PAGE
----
We are not talking about something new. We are talking about the compliance with the existing law, and also about the collective response. And we talk about the concept of solidarity, which is also a part of the EU. These things are not negotiable. You can’t pick and choose what you want of the legal framework, otherwise what is the point of having a legal order?
The questions of minorities and refugees are not an either – or, the countries have to respect both. Actually, there is a way to turn this into a win-win scenario.
How could it work?
A number of countries have had a certain experience in inclusion of minorities and particularly the most marginalised minority groups. This experience could also be applicable to the inclusion of the new communities.
For example, FYROM (Macedonia), which has done relatively well in inclusion of Roma but also in establishing a power-sharing political system which gives rights to the Albanian minority. It has good practice that could then be used if it becomes a country where refugees are resettled.
Similarly Romania, which is dealing with different issues related to minorities. It has experience in providing language rights, notably to the Hungarian community, but also has wide-ranging experience – good and bad practice – when it comes to Roma rights.
Romania did not go down the road of completely resisting the relocation. It is trying to use that opportunity to build up its reception system, which wasn’t in place. In the long term, if those communities settle, there is experience on minority rights.
Do you think we could consider the migration crisis to be over?
The crisis is not over yet. It has moved. The systemic, all-consuming crisis of the end of 2015 and the beginning of 2016, where seemingly the entire political system in Europe went into meltdown, is thankfully over for now, but it doesn’t mean it won’t come back. The sense was that this was an existential crisis for the EU.
The crisis is contained in particular places now. Certainly, if you are in Greece, in parts of Italy, or in Spanish enclaves or one of the places where people are stuck beyond the EU, the crisis is not over. It is a sense of containment.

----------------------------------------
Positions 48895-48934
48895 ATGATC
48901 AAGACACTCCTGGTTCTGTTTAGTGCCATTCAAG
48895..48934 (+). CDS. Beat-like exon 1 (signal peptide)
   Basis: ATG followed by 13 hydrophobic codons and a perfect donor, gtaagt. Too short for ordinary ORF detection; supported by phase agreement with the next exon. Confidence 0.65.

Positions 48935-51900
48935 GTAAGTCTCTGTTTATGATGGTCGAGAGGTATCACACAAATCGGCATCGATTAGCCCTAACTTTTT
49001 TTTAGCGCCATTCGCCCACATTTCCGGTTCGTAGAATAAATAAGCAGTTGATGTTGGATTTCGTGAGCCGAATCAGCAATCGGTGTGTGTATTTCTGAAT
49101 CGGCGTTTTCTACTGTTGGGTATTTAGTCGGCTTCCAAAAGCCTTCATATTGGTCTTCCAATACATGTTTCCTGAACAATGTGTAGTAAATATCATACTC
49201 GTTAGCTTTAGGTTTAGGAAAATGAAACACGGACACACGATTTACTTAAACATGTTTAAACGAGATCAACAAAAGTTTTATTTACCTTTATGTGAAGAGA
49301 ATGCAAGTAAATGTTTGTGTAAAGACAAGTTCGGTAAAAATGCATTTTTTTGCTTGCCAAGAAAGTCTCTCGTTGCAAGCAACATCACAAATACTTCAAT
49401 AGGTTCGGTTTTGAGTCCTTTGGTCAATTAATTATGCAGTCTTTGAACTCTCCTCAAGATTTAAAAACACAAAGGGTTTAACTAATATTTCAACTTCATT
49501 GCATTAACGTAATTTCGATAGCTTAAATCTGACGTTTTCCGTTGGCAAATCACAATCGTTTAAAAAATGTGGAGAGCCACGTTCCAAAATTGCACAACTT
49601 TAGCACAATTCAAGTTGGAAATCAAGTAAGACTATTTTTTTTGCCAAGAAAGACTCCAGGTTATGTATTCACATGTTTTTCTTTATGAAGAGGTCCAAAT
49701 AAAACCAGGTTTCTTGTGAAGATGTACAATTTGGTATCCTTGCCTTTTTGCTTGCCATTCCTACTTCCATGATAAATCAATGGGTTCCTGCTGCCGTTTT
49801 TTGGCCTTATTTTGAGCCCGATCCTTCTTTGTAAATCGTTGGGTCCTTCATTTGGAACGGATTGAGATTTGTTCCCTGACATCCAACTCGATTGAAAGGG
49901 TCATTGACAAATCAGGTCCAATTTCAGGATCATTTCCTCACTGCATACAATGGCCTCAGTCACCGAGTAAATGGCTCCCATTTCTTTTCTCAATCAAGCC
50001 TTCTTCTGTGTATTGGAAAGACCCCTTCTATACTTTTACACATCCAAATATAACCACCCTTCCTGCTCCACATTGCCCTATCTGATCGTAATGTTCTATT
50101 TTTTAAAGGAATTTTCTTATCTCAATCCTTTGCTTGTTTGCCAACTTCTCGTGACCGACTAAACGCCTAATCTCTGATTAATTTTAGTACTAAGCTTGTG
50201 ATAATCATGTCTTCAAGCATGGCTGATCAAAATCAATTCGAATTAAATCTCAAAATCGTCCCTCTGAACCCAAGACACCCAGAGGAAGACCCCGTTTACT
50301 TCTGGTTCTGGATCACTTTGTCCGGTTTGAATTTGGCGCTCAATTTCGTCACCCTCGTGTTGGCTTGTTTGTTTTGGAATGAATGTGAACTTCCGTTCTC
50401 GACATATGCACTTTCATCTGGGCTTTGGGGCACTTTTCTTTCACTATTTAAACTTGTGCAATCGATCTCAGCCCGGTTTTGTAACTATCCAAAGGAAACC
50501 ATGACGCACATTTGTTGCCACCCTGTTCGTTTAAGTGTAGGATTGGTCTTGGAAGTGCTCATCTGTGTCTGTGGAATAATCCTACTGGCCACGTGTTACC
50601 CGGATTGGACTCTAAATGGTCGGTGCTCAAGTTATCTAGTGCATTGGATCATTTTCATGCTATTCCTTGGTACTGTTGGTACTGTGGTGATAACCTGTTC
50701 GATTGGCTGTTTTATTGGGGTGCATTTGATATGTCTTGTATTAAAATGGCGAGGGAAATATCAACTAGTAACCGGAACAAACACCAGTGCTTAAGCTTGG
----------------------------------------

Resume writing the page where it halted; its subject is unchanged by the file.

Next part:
What should we expect in the next few months?
We should dispel the idea that there has been a good response: it is not the case that the EU-Turkey Deal and other measures have worked, there was success, everything is resolved and therefore it has to be repeated and rolled out globally.
In fact, what we are seeing is certain short-term fixes that contain the crises in pockets within Europe and beyond it, where the EU is complicit in violation of human rights. We are therefore putting forward alternatives based on reforming the asylum system, with Europe continuing to offer protection.
The measures that will essentially block access to Europe either through physical or legal measures be agreed upon may come true. A lot depends on Germany. If some of the actors within the German political system who are now pushing for very problematic measures gain or maintain their ascendancy, then it could happen.
Whereas if Angela Merkel reasserts her principles, like we saw in the crisis, assuming that the government is formed, her legacy will be based on this.
Are there other ways you would like to see being pursued at the European level?
We would like to see the reassertion of role of the Commission and the Treaties, rather than in pushing through the perceived priorities of the Member States.
It is unfortunate that the Commission to some extent has seen its role as one of doing what member states and their interior ministers want, rather than the role as set out in the treaties, which is to be defender of those treaties, including the human rights provisions in them.